newsweek.com
A look at the groups supporting school board protesters nationwide
Several organizations are offering toolkits, legal advice and other resources for parents with a range of grievances against their local elected school boards.
npr.org
Vladimir Putin’s Waning Tolerance for Art
A recent art exhibition in Russia made no mention of the current state of the country—saying more about Putin’s rule than any one exhibit could.
theatlantic.com
In Defense of Saying ‘Pregnant Women’
Being inclusive is important. But it’s not everything.
theatlantic.com
CNN’s Chris Cuomo has ignored calls to ‘journalistically repent’ since being accused of sexual harassment
CNN’s Chris Cuomo has ignored calls by the veteran television producer who accused him of sexual harassment last month to put a greater spotlight on sexual harassment in the workplace. 
foxnews.com
RNC Chairwoman McDaniel: Virginia voters are drawn to Youngkin because they know McAuliffe's track record
Republican gubernatorial candidate Glenn Youngkin believes Virginia is worth fighting for, and he has the policy game plan to prove it.
foxnews.com
Letters to the Editor: In historical context, Junípero Serra doesn't look like a monster
Those calling for the removal of Junípero Serra's statue overlook his role in helping spare native Californians from brutality by Spanish soldiers.
latimes.com
Letters to the Editor: No, California, we don't need to cancel In-N-Out
The questionable right-wing politics of In-N-Out's owners don't make the burger chain's devotees delusional.
latimes.com
Editorial: Does Hollywood need to use real guns to tell good stories? No, it doesn't
The "Rust" accidental shooting has prompted many to wonder why real guns are still used on TV and film sets. It's a good question, and one that writers and directors should consider.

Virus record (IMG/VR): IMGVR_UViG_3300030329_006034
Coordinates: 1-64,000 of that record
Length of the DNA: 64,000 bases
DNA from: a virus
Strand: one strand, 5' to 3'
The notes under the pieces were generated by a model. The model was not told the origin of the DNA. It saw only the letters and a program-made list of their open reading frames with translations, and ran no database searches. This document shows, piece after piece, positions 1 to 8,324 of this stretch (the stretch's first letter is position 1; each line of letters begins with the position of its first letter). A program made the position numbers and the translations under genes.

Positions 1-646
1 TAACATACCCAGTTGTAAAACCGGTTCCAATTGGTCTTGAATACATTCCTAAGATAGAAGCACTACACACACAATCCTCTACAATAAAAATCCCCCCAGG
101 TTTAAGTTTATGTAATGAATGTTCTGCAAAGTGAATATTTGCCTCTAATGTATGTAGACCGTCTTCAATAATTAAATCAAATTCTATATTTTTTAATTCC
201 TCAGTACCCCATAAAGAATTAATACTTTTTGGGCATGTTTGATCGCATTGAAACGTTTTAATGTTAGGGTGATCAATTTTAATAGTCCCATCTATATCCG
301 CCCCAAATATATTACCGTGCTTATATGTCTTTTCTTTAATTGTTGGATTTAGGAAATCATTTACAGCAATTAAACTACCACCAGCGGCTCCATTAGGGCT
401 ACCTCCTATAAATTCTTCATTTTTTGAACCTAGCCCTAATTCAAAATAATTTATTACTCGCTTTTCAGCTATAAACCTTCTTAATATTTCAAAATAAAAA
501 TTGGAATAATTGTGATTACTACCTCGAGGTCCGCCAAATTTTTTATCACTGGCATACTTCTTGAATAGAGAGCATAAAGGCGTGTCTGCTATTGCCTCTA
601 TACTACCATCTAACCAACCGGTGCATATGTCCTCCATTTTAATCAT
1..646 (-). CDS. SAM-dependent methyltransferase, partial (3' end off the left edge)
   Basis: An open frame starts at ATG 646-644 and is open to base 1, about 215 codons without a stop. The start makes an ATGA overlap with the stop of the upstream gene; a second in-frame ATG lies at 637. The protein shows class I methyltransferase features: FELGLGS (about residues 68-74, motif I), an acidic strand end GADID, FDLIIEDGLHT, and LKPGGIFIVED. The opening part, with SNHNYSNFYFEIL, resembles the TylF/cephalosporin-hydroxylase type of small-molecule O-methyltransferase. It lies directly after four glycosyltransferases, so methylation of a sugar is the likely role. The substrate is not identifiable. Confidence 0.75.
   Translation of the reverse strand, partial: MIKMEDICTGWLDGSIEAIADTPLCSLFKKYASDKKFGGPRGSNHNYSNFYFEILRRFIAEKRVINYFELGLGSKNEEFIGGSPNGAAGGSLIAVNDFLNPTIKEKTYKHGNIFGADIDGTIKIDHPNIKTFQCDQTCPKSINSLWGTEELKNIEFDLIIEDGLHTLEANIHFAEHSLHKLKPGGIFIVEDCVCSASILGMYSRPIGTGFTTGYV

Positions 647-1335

latimes.com
It’s All About Spending, Stupid. The Dems Blew Their Moment by Obsessing Over Taxes
After months of false starts and internal divisions, it appears that President Biden and Congressional Democrats are on the verge of agreeing to a spending package to address climate change, childcare, housing, paid family leave and to lower drug costs. The number currently being bandied about is somewhat less than $2 trillion, but what has…
time.com
'Rainbow wave': A record number of LGBTQ candidates are running for office in 2021
At least 410 LGBTQ candidates ran or are running for office in 2021, a 7% increase over the odd-numbered election year of 2019, says a new report.       
usatoday.com
‘Saturday Night Live’ has had seven Bidens. It still has no idea how to parody him.
Presidential impersonations have been part of SNL’s DNA since its debut, but Joe Biden has proven difficult to lampoon in any interesting way.
washingtonpost.com
Sudan’s military has seized control. Will pro-democracy protests continue?
The military disbanded the joint council that has been overseeing the transition to democracy.
washingtonpost.com
Additional Medicare, Medicaid benefits may be whittled or cut as Democrats woo moderates
Health provisions remain a sticking point in spending package amid efforts to reduce price tag, rally factions.
washingtonpost.com
His mom died in 1975. He spent decades trying to find her car and buy it back.
“My mom really loved that car,” said John Berry, 61.
washingtonpost.com
FDA advisers meet on Pfizer's COVID vaccine for kids 5 to 11
The CDC must also weigh in before younger children can be vaccinated.
cbsnews.com
McAuliffe's Polling Lead Narrows in Close Virginia Race 1 Week Out From Election
New polling results released this week by Cygnal and Emerson College suggested the candidates are tied with one week remaining until Election Day.
newsweek.com
Stop Big Tech From Exploiting Our Kids | Opinion
At the risk of understatement, the recent revelations by whistleblower Frances Haugen on how Facebook and Instagram view children were shocking.
newsweek.com
The last Yankees out was just the start of Charlie Hayes’ best baseball dream
Charlie Hayes helped the Yankees win the Series; now he's helping his son Ke'Bryan become a star.
nypost.com